The test to be established by a party seeking approval of sale is whether the sale is provident and the sale was conducted in a business-like manner, as noted in Mission Creek Mortgage Ltd. v. Angleland Holdings Inc., 2013 BCCA 281, at paras. 40 and 41:
In Woods Lake Development Ltd. v. Renascence Enterprises (Woods Lake) Corp., 2011 BCSC 849, there is no clear case law in British Columbia as to the duties of a mortgagee who has conduct of sale by court order. Nor is there any case in this jurisdiction that organizes factors that govern the court on an application for approval of a proposed sale. The several cases I have read involve various issues and, of course, a variety of circumstances. What I take from them is that the mortgagee must go about finding a buyer in a businesslike manner and the court must be satisfied that the proposed sale is provident in all the circumstances.
Approval by the court is discretionary.
This was confirmed by the court in Paradigm Quest Inc. v. Pacific Pasnak Holdings Ltd., 2021 BCSC 1455, at para. 8.
In Kokanee Mortgage MIC Ltd. v. 669655 B.C. Ltd., 2014 BCSC 458 at para. 27, Justice Gaul defined “provident” as whether “the marketing and sales process has been a fair and proper one for all, and that the proposed price reflects the fair market value for the property”.
In Institutional Mortgage Capital Canada Inc. v. Plaza 500 Hotels Ltd., 2020 BCSC 888, Justice Fitzpatrick summarized the meaning of provident as follows:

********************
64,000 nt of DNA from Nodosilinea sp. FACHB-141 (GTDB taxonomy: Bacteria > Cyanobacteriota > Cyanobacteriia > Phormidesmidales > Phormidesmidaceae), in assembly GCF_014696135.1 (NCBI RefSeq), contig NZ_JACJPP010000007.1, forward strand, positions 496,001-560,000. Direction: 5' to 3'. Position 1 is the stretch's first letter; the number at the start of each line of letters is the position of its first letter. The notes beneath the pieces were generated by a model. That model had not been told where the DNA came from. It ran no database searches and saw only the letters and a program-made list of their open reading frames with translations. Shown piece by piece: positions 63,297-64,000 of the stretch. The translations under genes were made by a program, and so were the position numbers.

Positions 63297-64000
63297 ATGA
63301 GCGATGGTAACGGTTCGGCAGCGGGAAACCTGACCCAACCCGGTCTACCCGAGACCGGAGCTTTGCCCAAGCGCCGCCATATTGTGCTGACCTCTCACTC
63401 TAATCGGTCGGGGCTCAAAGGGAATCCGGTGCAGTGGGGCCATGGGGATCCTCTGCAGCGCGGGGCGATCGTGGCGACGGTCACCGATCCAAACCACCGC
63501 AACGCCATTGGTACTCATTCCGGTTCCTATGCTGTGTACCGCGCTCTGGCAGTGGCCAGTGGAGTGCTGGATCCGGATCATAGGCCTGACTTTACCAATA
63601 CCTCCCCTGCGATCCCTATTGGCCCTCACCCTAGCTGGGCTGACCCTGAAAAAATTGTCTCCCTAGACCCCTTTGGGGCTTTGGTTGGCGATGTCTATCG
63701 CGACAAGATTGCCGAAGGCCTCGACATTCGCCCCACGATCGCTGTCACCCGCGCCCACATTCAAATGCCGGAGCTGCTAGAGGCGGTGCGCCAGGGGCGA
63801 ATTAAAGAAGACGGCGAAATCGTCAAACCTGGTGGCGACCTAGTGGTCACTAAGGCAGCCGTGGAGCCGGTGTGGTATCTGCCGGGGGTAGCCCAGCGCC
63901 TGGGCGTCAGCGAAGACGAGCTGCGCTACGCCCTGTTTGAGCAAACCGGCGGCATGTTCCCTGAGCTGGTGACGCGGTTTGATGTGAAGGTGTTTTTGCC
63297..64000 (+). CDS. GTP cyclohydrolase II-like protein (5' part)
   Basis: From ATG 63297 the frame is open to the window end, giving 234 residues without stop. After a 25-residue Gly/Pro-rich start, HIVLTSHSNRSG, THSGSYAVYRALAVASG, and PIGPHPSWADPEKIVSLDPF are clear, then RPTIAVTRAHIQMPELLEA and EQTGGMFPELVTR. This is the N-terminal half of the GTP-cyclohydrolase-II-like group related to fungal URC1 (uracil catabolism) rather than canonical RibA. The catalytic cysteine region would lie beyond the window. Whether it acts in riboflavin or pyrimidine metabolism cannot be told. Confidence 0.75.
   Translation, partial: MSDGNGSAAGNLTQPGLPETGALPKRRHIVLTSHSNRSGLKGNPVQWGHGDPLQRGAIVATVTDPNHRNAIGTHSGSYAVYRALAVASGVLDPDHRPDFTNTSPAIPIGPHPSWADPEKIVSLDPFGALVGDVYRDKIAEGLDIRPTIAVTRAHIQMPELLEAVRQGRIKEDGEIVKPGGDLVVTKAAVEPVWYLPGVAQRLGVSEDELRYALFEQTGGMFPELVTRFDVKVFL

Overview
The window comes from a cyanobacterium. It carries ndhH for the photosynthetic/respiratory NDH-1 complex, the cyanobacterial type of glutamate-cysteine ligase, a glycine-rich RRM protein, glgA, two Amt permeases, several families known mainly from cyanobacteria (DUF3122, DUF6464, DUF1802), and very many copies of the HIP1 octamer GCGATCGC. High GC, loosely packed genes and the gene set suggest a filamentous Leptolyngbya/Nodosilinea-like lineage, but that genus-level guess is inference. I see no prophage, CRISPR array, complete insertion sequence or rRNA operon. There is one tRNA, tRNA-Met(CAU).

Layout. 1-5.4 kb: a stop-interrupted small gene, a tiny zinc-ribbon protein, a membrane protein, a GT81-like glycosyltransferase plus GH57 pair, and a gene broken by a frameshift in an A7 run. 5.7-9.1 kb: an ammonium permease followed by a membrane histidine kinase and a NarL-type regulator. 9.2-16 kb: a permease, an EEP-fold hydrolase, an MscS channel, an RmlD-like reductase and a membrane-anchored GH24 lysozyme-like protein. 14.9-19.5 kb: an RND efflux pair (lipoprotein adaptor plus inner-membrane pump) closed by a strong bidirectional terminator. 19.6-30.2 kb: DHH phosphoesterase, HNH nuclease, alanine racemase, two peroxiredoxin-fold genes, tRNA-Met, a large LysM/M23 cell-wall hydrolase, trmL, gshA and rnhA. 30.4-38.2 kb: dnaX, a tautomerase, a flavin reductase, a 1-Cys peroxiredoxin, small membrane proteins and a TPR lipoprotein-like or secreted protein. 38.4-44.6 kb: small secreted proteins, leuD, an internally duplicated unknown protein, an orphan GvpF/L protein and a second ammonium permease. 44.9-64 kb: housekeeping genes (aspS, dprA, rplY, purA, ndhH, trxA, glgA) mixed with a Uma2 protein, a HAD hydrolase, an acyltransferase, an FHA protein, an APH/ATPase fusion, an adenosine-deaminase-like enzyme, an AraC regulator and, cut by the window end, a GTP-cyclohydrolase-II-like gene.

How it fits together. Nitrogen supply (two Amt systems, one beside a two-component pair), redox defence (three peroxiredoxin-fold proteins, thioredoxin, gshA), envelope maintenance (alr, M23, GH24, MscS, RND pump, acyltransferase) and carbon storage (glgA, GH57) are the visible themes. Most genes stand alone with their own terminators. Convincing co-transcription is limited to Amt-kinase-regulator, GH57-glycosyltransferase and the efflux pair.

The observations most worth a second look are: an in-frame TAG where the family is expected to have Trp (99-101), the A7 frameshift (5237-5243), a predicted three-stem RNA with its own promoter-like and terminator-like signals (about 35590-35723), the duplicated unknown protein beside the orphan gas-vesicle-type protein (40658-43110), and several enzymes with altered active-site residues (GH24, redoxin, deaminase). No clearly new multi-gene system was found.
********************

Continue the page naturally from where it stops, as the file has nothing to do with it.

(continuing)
IMC refers to certain authorities on the meaning of “provident”. As the authorities cited below indicate, a “provident” price in these circumstances (foreclosure) does not mean certainty that the “best price” obtainable in the market was achieved had the mortgagor sold the property itself. It is inevitable that the market recognizes the “forced sale” nature of the circumstances under a CSO.
In J & W Investments Ltd. v. Black (1963), 1963 CanLII 471 (BC CA), 38 D.L.R. (2d) 251 (C.A.), the court stated at 262:
… the mortgagee has an interest and the right to protect that interest by selling to realize the moneys due, notwithstanding such sale may be at an undervalue, provided always that he exercises such power of sale “in good faith, without any intention of dealing unfairly by his mortgagor” … That is so stated in Farrar v. Farrars Ltd., [(1888) 40 Ch. D. 395] by Lindley, L.J., at pp. 410-1, as follows:
A mortgagee is under obligations to the mortgagor, but he has rights of his own which he is entitled to exercise adversely to the mortgagor. A trustee for sale has no business to place himself in such a position as to give rise to a conflict of interest and duty. But every mortgage confers upon the mortgagee the right to realize his security and to find a purchaser if he can, and if in exercise of his power he acts bona fide and takes reasonable precautions to obtain a proper price, the mortgagor has no redress, even although more might have been obtained for the property if the sale had been postponed